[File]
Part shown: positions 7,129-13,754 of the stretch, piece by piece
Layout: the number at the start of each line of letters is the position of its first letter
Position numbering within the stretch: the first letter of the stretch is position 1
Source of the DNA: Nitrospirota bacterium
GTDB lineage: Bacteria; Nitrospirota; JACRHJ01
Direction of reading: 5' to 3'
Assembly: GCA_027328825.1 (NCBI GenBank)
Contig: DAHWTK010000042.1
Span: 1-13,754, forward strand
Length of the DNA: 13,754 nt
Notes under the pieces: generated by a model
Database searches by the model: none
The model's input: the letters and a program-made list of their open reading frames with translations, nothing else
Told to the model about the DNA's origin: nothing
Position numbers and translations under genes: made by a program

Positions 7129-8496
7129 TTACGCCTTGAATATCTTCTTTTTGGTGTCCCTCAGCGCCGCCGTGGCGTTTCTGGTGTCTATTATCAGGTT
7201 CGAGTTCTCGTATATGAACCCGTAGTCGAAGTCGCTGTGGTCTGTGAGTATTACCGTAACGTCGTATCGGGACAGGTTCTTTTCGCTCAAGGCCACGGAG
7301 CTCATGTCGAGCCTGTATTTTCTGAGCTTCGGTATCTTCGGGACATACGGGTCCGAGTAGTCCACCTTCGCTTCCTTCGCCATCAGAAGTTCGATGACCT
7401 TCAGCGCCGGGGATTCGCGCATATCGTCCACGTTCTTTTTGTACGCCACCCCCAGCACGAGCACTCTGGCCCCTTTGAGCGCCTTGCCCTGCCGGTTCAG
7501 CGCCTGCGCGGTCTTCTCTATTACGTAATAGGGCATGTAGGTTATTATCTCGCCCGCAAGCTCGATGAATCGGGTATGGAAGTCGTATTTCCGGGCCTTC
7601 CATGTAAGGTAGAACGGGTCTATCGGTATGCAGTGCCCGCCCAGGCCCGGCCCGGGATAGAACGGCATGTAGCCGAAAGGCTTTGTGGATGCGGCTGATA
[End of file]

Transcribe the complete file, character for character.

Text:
Part shown: positions 7,129-13,754 of the stretch, piece by piece
Layout: the number at the start of each line of letters is the position of its first letter
Position numbering within the stretch: the first letter of the stretch is position 1
Source of the DNA: Nitrospirota bacterium
GTDB lineage: Bacteria; Nitrospirota; JACRHJ01
Direction of reading: 5' to 3'
Assembly: GCA_027328825.1 (NCBI GenBank)
Contig: DAHWTK010000042.1
Span: 1-13,754, forward strand
Length of the DNA: 13,754 nt
Notes under the pieces: generated by a model
Database searches by the model: none
The model's input: the letters and a program-made list of their open reading frames with translations, nothing else
Told to the model about the DNA's origin: nothing
Position numbers and translations under genes: made by a program

Positions 7129-8496
7129 TTACGCCTTGAATATCTTCTTTTTGGTGTCCCTCAGCGCCGCCGTGGCGTTTCTGGTGTCTATTATCAGGTT
7201 CGAGTTCTCGTATATGAACCCGTAGTCGAAGTCGCTGTGGTCTGTGAGTATTACCGTAACGTCGTATCGGGACAGGTTCTTTTCGCTCAAGGCCACGGAG
7301 CTCATGTCGAGCCTGTATTTTCTGAGCTTCGGTATCTTCGGGACATACGGGTCCGAGTAGTCCACCTTCGCTTCCTTCGCCATCAGAAGTTCGATGACCT
7401 TCAGCGCCGGGGATTCGCGCATATCGTCCACGTTCTTTTTGTACGCCACCCCCAGCACGAGCACTCTGGCCCCTTTGAGCGCCTTGCCCTGCCGGTTCAG
7501 CGCCTGCGCGGTCTTCTCTATTACGTAATAGGGCATGTAGGTTATTATCTCGCCCGCAAGCTCGATGAATCGGGTATGGAAGTCGTATTTCCGGGCCTTC
7601 CATGTAAGGTAGAACGGGTCTATCGGTATGCAGTGCCCGCCCAGGCCCGGCCCGGGATAGAACGGCATGTAGCCGAAAGGCTTTGTGGATGCGGCTGATA